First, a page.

In this article, we review the key challenges for charities identified at our not-for-profit annual update at the end of last year.
We discussed the hot topics impacting our charity clients, from governance and tax issues, to the impact of cyber fraud on the charitable sector, delivered by Solace Global.
As you might expect, our update covered key changes in the Charities Act 2022, and the timeline for their implementation (ranging from Autumn 2022 to Autumn 2023). This included outlining the simplifications and greater flexibilities going forward in the areas of land sales and obtaining advice, the use of endowment funds, and changes to governing documents.
We reflected on the take-up of the Charity Governance Code since its introduction in 2017, and we looked at data around how charities were referring to the code in their annual accounts. This includes the equality, diversity and inclusion principles introduced in 2020, and we considered the next steps for the code, including looking ahead to the next review later this year, which is expected to cover cyber and wellbeing issues.
We also discussed other topical issues relevant to many charities in these volatile and uncertain times, including the need to ensure risk registers remain live and relevant, whether new ‘pop-up risks’ are required, we considered tips and suggestions for budgeting in the current economic environment, and some thoughts on strategic planning in volatile times.
We specifically considered environmental and social governance (ESG) and the importance of both developing a strategy (to help provide clarity on climate objectives, safeguarding employees and diversity, and consumer and beneficiary protection) and looked at annual reporting considerations. It is acknowledged that the charity sector is currently behind the corporate reporting requirements for many organisations. Many of the disclosure requirements remain voluntary for some charities, although policy makers, funders and the supply chain are increasingly expecting clear messages in this area.
Our tax update covered VAT, direct tax and employment taxes.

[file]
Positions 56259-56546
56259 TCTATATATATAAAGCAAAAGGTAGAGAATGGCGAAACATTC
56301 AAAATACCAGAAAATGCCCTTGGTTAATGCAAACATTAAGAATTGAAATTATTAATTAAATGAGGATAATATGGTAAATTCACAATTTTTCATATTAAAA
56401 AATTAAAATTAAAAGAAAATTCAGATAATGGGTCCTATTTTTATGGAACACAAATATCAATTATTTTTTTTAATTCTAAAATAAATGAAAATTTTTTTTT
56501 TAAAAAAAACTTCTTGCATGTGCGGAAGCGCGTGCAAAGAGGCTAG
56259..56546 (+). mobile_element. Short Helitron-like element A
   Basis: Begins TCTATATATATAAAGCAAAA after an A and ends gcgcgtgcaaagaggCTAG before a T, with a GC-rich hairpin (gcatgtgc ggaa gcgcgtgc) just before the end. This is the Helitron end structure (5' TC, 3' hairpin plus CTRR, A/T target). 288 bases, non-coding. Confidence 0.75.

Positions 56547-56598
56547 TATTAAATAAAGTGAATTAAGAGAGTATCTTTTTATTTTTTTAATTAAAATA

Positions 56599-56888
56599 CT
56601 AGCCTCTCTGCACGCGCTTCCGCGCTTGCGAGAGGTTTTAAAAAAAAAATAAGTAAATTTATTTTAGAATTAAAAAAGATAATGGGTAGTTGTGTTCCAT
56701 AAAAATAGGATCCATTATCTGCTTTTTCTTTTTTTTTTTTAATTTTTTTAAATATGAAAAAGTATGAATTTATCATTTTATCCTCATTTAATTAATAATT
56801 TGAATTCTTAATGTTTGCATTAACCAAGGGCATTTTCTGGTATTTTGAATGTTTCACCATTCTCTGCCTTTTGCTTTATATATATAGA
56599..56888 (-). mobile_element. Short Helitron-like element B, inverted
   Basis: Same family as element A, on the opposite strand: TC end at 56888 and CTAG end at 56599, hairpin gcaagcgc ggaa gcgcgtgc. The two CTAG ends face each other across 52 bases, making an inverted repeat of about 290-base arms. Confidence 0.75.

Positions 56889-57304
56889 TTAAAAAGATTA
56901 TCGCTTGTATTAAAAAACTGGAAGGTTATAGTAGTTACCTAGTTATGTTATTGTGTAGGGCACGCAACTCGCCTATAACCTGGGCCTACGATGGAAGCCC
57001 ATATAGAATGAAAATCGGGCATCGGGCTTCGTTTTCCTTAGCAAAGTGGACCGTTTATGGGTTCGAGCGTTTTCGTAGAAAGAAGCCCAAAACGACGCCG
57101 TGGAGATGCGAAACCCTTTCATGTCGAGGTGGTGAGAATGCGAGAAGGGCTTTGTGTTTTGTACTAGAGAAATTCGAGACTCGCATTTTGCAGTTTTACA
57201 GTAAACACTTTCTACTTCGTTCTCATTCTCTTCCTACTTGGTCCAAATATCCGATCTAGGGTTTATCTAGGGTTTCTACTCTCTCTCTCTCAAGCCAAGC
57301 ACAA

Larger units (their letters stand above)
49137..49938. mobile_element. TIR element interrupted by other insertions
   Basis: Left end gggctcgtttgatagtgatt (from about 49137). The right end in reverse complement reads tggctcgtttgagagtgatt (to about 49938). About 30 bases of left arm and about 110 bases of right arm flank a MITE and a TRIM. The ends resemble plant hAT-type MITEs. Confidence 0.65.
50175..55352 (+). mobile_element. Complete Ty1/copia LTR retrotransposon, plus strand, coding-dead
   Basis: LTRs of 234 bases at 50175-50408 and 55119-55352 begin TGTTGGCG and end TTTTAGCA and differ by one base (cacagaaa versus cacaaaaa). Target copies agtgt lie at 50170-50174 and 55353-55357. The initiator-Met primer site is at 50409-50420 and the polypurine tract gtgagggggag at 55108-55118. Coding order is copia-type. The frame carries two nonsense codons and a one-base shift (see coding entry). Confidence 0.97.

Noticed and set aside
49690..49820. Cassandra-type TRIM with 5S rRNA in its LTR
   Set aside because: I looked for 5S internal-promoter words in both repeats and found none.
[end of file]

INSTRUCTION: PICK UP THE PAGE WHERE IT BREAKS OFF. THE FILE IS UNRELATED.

With regard to employment taxes, an update was provided on the impact of the November 2022 Autumn Statement. Though there are no expected changes to income tax rates in 2023 there is some movement in the thresholds, and we confirmed that the NIC threshold will be frozen until 2028. Particularly relevant to many charities will be the increase in the National Living Wage by around 9%-10% in 2023.
We also provided a recap on the tax benefits, advantages and disadvantages of electric car schemes and salary sacrifice arrangements, which we are seeing many charities consider as a way of helping their employees in these difficult times. In particular, we confirmed that salary sacrifice schemes are still effective, including in the areas of pension schemes.
Our VAT update confirmed that the registration (£85,000) and deregistration (£83,000) limits are unchanged until 31 March 2026, and we discussed changes to the business/non-business system that applied from 1 June 2022. This is an area of VAT that is often problematic for charities, and HM Revenue & Customs (HMRC) has announced that the previous ‘business test’, based on historical cases, will be replaced. Instead, HMRC will look closely at the supply of goods or services for consideration (and the legal relationship between supplier and recipient), and whether the supply is made for the purpose of obtaining income.
We also discussed the new penalty regime, which applies for VAT periods starting on or after 1 January 2023 and is based on a ‘points’ system, with penalties being applied even for late, nil or repayment returns. Late payment penalties will be based on the number of days since the payment was due, after 15 days, on a sliding scale between 2% and 8%.
Although there were no specific announcements relating to charities in the Autumn Statement, the freezing of tax allowances will impact employee’s take home pay. Also, the increases in National Minimum and Living wage rates will certainly lead to increased overheads for charities.
We also considered recent changes to HMRC guidance around a charity being able to claim Gift Aid on donations made from a waiver of a right to either a refund or a loan repayment, as long as the charity holds a clear record of the waiver, and it meets the other Gift Aid rules. For loan waivers, HMRC would expect there to be a legally enforceable document in place, such as a deed, so that the donor cannot subsequently seek to enforce repayment of the money which they have claimed to donate.
Our external speakers from Solace Global provided some stark warnings to charities that they needed to dramatically increase their efforts/resources on preventing phishing and ransomware attacks, which constitute around 95% of cyber risks. They noted that one in eight UK charities has experienced cyber-crime in the last 12 months. With the average cost of a ransomware recovery sitting at around £200,000, this is an area that charities cannot afford to ignore, and Solace Global provided useful tips in the around incident response plans, types of protection available and how to report breaches to the ICO.
For any queries or advice on the topics raised here, please speak to your usual Saffery contact, or get in touch with Sally Appleton.